The meeting was reportedly held on March 16 between Eastman and Robin Vos, the GOP speaker for the Wisconsin state assembly, as well as a number of pro-Trump activists, including right-wing activist Jefferson Davis. Davis has been a vocal advocate of election fraud conspiracy theories central to Trump’s push to overturn the 2020 results.
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Other attendees reportedly included Douglas Frank, a friend to pro-Trump MyPillow CEO Mike Lindell; Shawn Smith, one of Lindell’s reported financial backers; and Ivan Raiklin, a U.S. Army Reserve lieutenant colonel with close ties to Michael Flynn, Trump’s disgraced former national security adviser and Q-Anon enthusiast. Raiklin’s political advocacy put him under an internal review by the Army in December 2021.
Lindell did not attend the meeting with Eastman, Frank, Smith, and Raiklin.
Eastman told ABC he would not discuss the meeting.
“By explicit request from Speaker Vos, that meeting was confidential, so I am not able to make any comment,” he said Tuesday.
An attorney for Eastman did not immediately respond to a request for comment by Daily Kos, nor did Vos.
The Jan. 6 committee declined to comment to Daily Kos on Tuesday.
For the last several months, the committee has been slogging it out in court with Eastman as he fought to keep thousands of emails away from the probe. He rebuffed an initial subpoena from the committee, but the probe maneuvered around him and subpoenaed his professional emails from his tenure at his ex-employer, Chapman University.
Ultimately, a federal judge cut Eastman’s obfuscation short and in the course of reviewing some of the attorney's emails, found information that led him to believe Trump and Eastman “more likely than not” engaged in a federal crime by trying to stop Biden’s victory from being certified.
Eastman’s March 16 engagement is not his first get-together with Trump allies or election fraud conspiracy theory peddlers since he was first subpoenaed by the Jan. 6 committee.
As noted by ABC, a month before his appointment in Wisconsin, Eastman was in Castle Rock, Colorado, meeting with activists bent on ousting the state’s Democratic secretary, Jena Griswold. Republicans in the Colorado legislature have been stumping hard on election fraud conspiracy for weeks to reverse their defeats.
All the while, Trump has continued to push bunk election fraud claims and call for new investigations by state officials.
A day after Eastman’s meeting with Vos, Trump issued a statement through his chief spokeswoman, Liz Harrington, on Twitter.
Vos “just said there was widespread fraud in the 2020 presidential election but that the state legislature cannot do anything about it. Wrong!” Trump said on March 17.
The twice-impeached ex-president continued: “If you rob the diamonds from a jewelry store, if you get caught, you have to give the diamonds back, votes should be no different.”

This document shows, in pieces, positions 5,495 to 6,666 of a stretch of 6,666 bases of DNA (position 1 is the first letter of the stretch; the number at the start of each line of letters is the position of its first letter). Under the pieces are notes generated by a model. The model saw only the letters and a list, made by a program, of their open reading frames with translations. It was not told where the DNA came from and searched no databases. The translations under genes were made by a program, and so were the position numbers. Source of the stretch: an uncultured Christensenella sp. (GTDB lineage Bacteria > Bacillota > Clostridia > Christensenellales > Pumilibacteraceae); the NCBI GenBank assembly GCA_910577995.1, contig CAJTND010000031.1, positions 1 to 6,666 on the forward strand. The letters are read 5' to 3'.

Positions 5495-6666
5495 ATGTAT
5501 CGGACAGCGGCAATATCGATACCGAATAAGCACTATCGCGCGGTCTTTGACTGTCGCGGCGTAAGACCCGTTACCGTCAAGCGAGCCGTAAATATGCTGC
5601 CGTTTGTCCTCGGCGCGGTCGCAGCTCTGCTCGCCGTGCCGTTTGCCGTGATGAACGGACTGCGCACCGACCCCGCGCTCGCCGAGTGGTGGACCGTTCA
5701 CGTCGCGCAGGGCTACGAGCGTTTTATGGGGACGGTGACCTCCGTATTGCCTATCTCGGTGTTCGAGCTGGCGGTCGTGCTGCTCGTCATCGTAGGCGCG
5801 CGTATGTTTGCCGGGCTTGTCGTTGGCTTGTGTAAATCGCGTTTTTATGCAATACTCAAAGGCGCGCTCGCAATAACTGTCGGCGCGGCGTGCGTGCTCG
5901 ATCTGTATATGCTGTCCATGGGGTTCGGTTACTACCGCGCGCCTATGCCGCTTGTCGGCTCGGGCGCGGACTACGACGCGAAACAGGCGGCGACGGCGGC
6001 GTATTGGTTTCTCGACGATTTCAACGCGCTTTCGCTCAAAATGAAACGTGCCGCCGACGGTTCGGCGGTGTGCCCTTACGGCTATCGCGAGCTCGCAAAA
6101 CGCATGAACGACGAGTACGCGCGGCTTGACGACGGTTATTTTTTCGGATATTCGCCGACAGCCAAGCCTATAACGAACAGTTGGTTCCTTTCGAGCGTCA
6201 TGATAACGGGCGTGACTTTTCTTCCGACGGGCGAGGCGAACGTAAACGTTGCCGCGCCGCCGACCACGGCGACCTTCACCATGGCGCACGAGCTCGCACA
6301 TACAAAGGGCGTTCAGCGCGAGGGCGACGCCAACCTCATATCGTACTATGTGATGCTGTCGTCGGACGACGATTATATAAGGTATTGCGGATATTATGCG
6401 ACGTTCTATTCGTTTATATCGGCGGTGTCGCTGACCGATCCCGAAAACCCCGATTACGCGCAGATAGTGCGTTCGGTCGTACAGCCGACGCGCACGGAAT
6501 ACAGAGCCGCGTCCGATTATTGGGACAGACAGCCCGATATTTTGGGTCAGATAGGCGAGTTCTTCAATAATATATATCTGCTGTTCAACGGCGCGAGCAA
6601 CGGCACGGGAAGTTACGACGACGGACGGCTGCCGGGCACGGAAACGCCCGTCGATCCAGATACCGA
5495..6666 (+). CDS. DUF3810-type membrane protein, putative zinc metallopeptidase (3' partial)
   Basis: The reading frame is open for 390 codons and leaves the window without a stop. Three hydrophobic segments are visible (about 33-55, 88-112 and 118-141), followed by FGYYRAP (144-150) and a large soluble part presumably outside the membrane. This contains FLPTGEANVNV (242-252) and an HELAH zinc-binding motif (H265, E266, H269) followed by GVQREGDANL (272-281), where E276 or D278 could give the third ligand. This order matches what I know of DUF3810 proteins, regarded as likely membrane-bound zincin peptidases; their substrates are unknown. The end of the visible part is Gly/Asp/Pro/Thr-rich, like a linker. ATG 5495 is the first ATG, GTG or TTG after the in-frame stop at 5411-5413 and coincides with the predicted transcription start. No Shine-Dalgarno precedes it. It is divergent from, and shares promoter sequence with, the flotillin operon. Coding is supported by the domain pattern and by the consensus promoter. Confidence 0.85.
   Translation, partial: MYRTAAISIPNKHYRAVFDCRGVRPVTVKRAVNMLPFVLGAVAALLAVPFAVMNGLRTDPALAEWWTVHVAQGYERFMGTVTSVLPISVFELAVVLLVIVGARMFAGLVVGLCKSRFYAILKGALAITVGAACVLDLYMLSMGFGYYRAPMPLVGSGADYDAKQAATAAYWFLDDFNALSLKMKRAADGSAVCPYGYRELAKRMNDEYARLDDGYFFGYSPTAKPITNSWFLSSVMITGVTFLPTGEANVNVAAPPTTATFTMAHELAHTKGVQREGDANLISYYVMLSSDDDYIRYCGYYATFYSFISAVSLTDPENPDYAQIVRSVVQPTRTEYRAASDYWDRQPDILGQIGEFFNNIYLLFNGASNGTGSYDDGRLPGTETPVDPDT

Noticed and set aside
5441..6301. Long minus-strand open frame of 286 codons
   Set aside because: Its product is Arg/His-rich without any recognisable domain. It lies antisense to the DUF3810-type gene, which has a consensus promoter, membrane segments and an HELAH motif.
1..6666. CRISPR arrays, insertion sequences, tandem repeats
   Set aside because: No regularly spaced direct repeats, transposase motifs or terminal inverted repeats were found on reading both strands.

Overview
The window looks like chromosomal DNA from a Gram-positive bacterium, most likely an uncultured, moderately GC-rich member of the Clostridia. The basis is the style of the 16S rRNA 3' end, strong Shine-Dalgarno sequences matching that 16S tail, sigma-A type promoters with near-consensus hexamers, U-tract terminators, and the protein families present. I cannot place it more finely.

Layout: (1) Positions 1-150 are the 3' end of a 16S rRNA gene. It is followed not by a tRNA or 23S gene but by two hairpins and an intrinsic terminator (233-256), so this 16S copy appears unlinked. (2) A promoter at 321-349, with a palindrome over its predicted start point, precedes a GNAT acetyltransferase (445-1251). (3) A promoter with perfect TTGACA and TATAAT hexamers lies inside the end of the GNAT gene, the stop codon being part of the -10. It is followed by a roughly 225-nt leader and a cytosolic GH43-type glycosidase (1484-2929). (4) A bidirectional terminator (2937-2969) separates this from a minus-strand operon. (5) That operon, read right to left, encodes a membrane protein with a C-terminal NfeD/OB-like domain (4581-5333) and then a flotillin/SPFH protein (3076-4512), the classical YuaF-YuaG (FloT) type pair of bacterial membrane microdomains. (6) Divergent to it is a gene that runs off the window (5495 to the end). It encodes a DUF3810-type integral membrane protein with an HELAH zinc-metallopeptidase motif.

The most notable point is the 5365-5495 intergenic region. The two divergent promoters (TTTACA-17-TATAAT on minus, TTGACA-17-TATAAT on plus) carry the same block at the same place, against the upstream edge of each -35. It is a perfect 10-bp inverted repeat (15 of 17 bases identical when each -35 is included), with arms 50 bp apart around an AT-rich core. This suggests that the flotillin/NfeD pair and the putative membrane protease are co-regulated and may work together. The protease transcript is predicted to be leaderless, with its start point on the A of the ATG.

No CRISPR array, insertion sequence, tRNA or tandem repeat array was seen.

Trump demanded that Vos “do the right thing and correct the crime of the century—immediately.”
On Tuesday, the former president openly said he would not endorse Republican and former ally Bill McSwain for governor in Pennsylvania. Trump said he chucked the endorsement because when McSwain was the U.S. attorney for Philadelphia, he wouldn’t overturn the election results for that state despite being aware of so-called voter fraud.
“It was there for the taking and he failed so badly,” Trump said.
No extensive voter fraud was uncovered in the 2020 election because none occurred. In a place like Pennsylvania, what very little voter fraud that was found, was was determined negligible to the election outcome.
Trump’s kicking of McSwain to the curb is less surprising but more predictable. Trump has often turned on those political candidates who will not or cannot carry his election fraud message for him. This may be a bitter pill for McSwain given the heavy lifting he did to support the ex-president’s claims of rampant election fraud.
According to Politico, McSwain even went so far as to write a letter suggesting the DOJ under Trump-appointed attorney general Bill Barr instructed him not to investigate irregularities in the election.
Barr told Politico he never told McSwain not to investigate.
Meanwhile, the government watchdog group American Oversight has successfully sued Vos for access to tens of thousands of pages of emails from the Wisconsin state assembly. The oversight group was interested in reviewing the many inquiries that were made to the assembly about the 2020 election.
On Monday, the Wisconsin Examiner reported in-depth on Vos’ communications during that time. Many of the emails had been deleted,
Emails showed messages sent and received between Vos and Trump attorney Rudy Giuliani and other election fraud conspiracy theory-peddling lawyers like Victoria Toensing.
Giuliani was subpoenaed by the Jan. 6 committee this Jan. 18 for his records and deposition. The former New York City mayor was often the public face of Trump’s plan to install “alternate electors” and according to at least one prosecutor in the 2020 election battleground state of Michigan, Giuliani also pressured him to seize voting machines and send them to Trump’s team.